In this tutorial, we’ll create a user named sammy and call our server ubuntu. The server name will likely be overwritten when this image is run on the DigitalOcean platform, so feel free to give it a temporary name here.

      You can upload your SSH keys to DigitalOcean and automatically embed them into created Droplets, so for now we won’t Import SSH identity. To learn how to upload your SSH keys to DigitalOcean, consult the Droplet Product Documentation.

      Once you’ve filled in all the required fields, the prompt should look something like this:

      Ubuntu Profile Complete

      Select Done and hit ENTER.

      The next screen will prompt you to select popular snaps for your Ubuntu server. Snaps are prepackaged bundles of software that contain an application, its dependencies, and configuration. To learn more about snaps, consult the Snap Documentation.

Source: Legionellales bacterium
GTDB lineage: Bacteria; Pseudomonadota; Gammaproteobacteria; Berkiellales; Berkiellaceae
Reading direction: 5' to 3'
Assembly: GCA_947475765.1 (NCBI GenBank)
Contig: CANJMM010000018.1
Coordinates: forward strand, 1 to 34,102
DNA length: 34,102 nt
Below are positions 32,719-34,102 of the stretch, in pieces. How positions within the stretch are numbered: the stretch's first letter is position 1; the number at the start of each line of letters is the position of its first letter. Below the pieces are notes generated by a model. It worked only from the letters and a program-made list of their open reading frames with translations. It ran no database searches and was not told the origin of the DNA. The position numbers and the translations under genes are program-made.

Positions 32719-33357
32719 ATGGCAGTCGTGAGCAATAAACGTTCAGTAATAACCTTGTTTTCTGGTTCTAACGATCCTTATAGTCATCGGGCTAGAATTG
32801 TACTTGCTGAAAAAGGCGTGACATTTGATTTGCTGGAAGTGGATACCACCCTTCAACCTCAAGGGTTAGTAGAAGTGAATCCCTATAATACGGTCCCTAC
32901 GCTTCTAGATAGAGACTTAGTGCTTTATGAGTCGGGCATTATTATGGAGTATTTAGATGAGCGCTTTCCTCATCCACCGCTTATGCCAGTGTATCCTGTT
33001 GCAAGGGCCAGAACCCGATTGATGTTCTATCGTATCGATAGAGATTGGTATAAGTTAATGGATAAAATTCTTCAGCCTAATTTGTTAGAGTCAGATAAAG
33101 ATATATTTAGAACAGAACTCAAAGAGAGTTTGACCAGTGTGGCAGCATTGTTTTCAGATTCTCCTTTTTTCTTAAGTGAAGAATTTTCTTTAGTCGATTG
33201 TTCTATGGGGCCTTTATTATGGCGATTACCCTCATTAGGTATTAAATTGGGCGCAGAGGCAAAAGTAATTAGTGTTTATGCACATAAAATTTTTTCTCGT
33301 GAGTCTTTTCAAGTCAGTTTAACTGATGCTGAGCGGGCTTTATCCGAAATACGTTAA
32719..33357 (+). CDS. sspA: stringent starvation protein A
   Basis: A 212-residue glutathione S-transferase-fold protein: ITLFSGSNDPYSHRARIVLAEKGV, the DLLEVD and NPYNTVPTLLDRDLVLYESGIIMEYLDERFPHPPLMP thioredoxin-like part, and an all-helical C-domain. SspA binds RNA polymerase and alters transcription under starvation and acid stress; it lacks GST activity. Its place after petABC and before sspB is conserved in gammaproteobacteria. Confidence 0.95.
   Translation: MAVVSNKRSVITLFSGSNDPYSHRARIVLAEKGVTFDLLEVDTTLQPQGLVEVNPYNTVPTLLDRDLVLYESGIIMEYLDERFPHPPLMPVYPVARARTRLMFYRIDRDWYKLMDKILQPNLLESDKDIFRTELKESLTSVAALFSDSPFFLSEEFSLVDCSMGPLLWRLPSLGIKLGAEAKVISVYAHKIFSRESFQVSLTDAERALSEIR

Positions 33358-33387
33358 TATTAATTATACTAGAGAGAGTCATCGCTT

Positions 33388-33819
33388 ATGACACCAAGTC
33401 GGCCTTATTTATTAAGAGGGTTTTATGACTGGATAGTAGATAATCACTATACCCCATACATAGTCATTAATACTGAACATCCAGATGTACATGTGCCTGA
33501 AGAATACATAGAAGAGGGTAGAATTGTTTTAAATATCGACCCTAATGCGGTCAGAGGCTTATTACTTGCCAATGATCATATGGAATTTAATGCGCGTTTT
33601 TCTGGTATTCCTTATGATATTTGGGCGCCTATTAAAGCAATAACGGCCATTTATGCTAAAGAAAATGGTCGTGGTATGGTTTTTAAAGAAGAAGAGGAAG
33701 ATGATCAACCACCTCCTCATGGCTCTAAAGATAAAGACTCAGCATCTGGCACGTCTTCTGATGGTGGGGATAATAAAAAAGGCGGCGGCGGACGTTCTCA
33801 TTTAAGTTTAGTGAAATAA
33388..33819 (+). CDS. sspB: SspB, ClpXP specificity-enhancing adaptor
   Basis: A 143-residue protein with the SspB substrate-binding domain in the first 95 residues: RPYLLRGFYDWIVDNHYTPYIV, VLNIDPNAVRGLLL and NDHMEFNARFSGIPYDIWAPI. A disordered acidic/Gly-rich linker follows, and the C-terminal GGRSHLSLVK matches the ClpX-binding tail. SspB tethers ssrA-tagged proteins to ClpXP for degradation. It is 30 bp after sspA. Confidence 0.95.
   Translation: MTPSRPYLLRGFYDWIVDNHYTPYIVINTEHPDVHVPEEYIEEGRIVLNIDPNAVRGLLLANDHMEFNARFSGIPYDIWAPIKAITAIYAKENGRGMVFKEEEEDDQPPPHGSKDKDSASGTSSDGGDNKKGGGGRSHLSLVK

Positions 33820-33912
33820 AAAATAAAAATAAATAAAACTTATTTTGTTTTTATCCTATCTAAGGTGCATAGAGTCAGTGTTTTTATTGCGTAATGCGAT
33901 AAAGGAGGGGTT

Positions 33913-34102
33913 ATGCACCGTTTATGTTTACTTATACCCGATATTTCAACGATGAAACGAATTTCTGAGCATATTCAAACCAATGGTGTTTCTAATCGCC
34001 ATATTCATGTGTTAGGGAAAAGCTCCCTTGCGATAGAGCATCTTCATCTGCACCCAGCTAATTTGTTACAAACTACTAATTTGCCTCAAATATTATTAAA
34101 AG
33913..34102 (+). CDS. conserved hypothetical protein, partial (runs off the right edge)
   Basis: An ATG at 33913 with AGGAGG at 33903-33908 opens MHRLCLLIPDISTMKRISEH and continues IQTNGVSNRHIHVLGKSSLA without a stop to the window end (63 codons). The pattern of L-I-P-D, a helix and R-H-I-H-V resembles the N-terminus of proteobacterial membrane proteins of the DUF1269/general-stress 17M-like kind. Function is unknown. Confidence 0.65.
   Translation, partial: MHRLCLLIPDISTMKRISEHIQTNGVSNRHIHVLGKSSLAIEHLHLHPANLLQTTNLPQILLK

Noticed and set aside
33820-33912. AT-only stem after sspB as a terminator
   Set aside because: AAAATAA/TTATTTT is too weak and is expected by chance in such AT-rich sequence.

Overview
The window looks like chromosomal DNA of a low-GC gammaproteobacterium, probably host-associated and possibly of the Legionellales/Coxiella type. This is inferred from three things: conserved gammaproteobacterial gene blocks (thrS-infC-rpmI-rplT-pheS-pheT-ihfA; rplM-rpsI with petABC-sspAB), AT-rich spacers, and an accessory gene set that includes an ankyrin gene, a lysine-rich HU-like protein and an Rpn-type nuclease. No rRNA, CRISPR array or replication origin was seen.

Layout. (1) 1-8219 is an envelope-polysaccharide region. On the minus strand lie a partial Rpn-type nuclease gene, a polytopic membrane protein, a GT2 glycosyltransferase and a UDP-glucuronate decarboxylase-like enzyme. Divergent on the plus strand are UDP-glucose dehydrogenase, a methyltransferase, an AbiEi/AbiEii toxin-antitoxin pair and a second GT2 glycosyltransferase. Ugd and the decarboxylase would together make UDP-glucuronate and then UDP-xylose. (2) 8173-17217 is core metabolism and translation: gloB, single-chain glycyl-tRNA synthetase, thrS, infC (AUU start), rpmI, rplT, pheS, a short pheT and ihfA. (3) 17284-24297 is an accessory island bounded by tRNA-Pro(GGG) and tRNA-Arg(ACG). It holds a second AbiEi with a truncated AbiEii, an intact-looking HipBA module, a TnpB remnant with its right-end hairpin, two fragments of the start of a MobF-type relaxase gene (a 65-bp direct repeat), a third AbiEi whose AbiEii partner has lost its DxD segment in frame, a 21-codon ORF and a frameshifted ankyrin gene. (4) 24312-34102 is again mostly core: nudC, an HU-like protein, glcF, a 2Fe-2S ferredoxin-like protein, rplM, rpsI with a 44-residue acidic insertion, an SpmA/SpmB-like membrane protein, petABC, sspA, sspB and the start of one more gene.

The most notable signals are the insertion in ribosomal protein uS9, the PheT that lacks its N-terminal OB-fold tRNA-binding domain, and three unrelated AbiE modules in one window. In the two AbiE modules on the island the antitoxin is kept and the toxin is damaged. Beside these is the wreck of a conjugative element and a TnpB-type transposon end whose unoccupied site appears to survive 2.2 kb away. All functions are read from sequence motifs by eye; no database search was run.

Ubuntu Select Snaps

      In this guide we won’t install any snaps and will manually install packages in a later step. If you’d like to install a snap, select or deselect it using SPACE and scroll down to Done. Then, hit ENTER.

      Regardless of your selection in the snap screen, you’ll then be brought to an installation progress and summary screen:

      Ubuntu Install Progress

      Once the installation completes, select Reboot Now and hit ENTER.

      The installer will shut down and prompt you to remove the installation medium (in this case this is the ISO image we selected earlier). In most cases, the ISO will be detached automatically upon reboot, so you can simply hit ENTER.

      To double check, in the VirtualBox GUI menu, navigate to Devices, and then Optical Drives. If the Remove disk from virtual drive option is available to you, click on it to detach the ISO from the virtual machine. Then, back in the virtual machine window, hit ENTER.

      The system will reboot in the virtual machine, this time from the virtual disk to which we installed Ubuntu.